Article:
Movies to watch this weekend: AI, AI, Uh Oh…

Posted: 20 July 2018 3:30 pm

Netflix's Tau isn't quite what it sells itself as but is worth a watch if you're into murderous artificial intelligence.

Welcome to the Netflix Original sci-fi thriller that makes the phrase “safe as houses” a painfully antiquated term (emphasis on the word “painfully”). Fair warning, Tau is not exactly what its trailer would lead you to believe. Yes, a girl named Julia (Maika Monroe) is fighting against the titular, house-wide AI but there's a fair bit of drama and philosophising going on in-between. Go in expecting a sci-fi Saw and you're going to be disappointed, sorely.

Interestingly, Tau marks the feature film directing debut for Federico D’Alessandro who's been hiding off in the shadows of film production for quite a while now (serving as a storyboard artist on projects like I Am Legend and Captain America: The First Avenger). The man clearly has an eye and he isn't afraid to use it – this is a slickly-produced romp that's more or less a hi-tech prison break story.

The main conundrum, in a nutshell, is this: Julia has been kidnapped by an inventor (Ed Skrein) who uses her as a test subject to perfect his robotic AI. The HAL 9000 in question is voiced with unsettling aplomb by Academy Award winner Gary Oldman. So far so good, right?

You've put my interest under house arrest, tell me more

Let's dive deeper into the setup here. Julia isn't the most sympathetic of heroes, being a loner who makes money as a thief in seedy nightclubs. One night, she pisses off the wrong patron, is snatched from her home and awakens in bondage somewhere else. Her new roomies, known only as Subject 1 and Subject 2, share a common bond, a mysterious sub-dermal implant in the back of their necks.

Julia is stripped of her identity and given the fairly unimaginative designation of "Subject 3". The collective group is then made to endure a series of torturous psychological sessions wrought by the hand of the mysterious owner of this lab, Alex. This detached sociopath reveals the implant is collecting all of their neural activity as they try to solve increasingly difficult and disturbing tests. The info being gleaned is clearly very important as the project involves a shadowy buyer and an encroaching deadline. The latter term may prove to be literal.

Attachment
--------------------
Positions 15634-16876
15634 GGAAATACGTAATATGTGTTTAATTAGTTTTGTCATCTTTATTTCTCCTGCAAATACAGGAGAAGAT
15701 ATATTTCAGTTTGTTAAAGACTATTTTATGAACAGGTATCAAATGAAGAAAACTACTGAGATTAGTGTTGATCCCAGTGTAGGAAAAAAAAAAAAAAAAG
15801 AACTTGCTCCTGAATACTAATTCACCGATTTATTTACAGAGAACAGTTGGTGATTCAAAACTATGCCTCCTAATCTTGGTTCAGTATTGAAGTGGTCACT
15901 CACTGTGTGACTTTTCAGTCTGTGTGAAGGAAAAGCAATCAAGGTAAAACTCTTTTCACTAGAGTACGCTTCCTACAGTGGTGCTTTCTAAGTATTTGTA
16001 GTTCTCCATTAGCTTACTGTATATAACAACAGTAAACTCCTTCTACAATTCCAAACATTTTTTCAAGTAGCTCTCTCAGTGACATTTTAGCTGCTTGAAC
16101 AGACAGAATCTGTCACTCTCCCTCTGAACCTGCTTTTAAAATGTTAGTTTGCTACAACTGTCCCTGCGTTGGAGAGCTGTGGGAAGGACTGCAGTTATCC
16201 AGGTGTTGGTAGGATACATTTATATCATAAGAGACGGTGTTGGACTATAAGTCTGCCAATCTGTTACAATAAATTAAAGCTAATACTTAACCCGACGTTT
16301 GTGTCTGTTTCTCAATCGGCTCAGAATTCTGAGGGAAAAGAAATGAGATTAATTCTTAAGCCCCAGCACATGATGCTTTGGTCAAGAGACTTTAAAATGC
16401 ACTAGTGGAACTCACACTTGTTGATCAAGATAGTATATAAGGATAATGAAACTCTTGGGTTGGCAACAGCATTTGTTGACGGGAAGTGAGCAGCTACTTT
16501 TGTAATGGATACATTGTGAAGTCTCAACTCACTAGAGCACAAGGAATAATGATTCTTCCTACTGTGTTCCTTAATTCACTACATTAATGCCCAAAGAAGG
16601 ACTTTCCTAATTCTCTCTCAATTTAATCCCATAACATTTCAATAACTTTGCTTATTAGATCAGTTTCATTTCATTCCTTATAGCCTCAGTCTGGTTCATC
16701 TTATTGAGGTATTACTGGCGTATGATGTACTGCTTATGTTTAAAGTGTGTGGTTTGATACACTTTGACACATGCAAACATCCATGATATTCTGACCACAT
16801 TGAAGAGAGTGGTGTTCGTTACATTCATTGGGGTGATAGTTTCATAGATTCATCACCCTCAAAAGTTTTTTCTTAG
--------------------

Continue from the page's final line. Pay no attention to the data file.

Street-smart Julia eventually manages to talk her way into special privileges. In exchange for undertaking additional tests, she'll be allowed limited mobility around this trippy technological prison. However freedom of movement comes with its own dangers, as Tau is an unstable god with a battalion of drones and robots under his command. He's not afraid to “evict” yet another Subject; apparently he's been through half a dozen already. When Julia realises Tau's only weakness is his curiosity and thirst for knowledge of the outside world, she hatches a daring plot to escape.

What Tau trivia can I drop at parties?

Start a debate by trying to rank Tau in a list of science fiction’s most haunting AI villains. The most obvious entrants would be Stanley Kubrick's terrifying vision of automation gone wrong, HAL 9000 of 2001: A Space Odyssey fame. That murderous spaceship captain would be on even standing with SKYNET, the time-meddling defence network of the Terminator franchise. In the same vein, but hilariously dated by its Apple II screens is the WWIII proponent WOPR, from 1983's WarGames. Last but not least, you can't go past the calculating and incredibly verbose Architect from The Matrix. Ergo. Concordantly. Vis-à-vis. Etcetera.

You could also scare your audience by mentioning the worryingly advanced state of real-life AI. In late 2017 Google CEO Sundar Pichai declared the company's intention to shift focus to "AI first” instead of “mobile first”. Heavy investments have since been made in machine learning research, developing frameworks to create more sophisticated applications that can mimic us and be autonomous.

You may have seen some of this at work already in Gmail. An assistant will read an incoming message, figure out the basic context of it and offer you one-click responses like “thanks, I'll be there” or “sounds good, put me down as interested”. That's the shallow end. Google Duplex's next milestone is providing an Assistant of sorts who can be called up and trusted to set appointments for you (haircuts, dinner reservations, all depending on your trust levels, really). From there, who knows? My money is on world domination.

What can I watch afterwards that's in the same style?

You have a few Netflix options that are lighter fare than this thriller. Steven Spielberg was ahead of the curve with 2001's A.I. Artificial Intelligence, which starred a young Haley Joel Osment. Netflix is also home to Chappie, a Neill Blomkamp action romp centred on a self-aware police robot who falls under the tutelage of an insufferable South African rapper.

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